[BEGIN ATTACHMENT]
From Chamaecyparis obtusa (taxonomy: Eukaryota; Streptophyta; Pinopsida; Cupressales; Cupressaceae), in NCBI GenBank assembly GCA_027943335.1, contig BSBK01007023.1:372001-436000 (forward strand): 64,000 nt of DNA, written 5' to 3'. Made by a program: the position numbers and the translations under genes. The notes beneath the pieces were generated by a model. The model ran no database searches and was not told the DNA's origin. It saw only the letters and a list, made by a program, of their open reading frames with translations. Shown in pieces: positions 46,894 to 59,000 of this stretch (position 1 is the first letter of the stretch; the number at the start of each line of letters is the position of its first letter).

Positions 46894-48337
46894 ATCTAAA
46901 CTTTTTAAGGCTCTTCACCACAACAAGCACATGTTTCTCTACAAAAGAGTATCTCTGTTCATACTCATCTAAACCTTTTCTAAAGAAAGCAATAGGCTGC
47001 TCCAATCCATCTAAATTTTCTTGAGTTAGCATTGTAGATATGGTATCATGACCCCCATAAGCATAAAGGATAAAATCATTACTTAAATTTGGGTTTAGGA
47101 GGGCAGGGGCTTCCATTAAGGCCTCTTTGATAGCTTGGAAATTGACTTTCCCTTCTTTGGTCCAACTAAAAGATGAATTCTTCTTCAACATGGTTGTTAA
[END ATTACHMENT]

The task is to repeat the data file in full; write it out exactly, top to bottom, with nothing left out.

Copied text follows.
From Chamaecyparis obtusa (taxonomy: Eukaryota; Streptophyta; Pinopsida; Cupressales; Cupressaceae), in NCBI GenBank assembly GCA_027943335.1, contig BSBK01007023.1:372001-436000 (forward strand): 64,000 nt of DNA, written 5' to 3'. Made by a program: the position numbers and the translations under genes. The notes beneath the pieces were generated by a model. The model ran no database searches and was not told the DNA's origin. It saw only the letters and a list, made by a program, of their open reading frames with translations. Shown in pieces: positions 46,894 to 59,000 of this stretch (position 1 is the first letter of the stretch; the number at the start of each line of letters is the position of its first letter).

Positions 46894-48337
46894 ATCTAAA
46901 CTTTTTAAGGCTCTTCACCACAACAAGCACATGTTTCTCTACAAAAGAGTATCTCTGTTCATACTCATCTAAACCTTTTCTAAAGAAAGCAATAGGCTGC
47001 TCCAATCCATCTAAATTTTCTTGAGTTAGCATTGTAGATATGGTATCATGACCCCCATAAGCATAAAGGATAAAATCATTACTTAAATTTGGGTTTAGGA
47101 GGGCAGGGGCTTCCATTAAGGCCTCTTTGATAGCTTGGAAATTGACTTTCCCTTCTTTGGTCCAACTAAAAGATGAATTCTTCTTCAACATGGTTGTTAA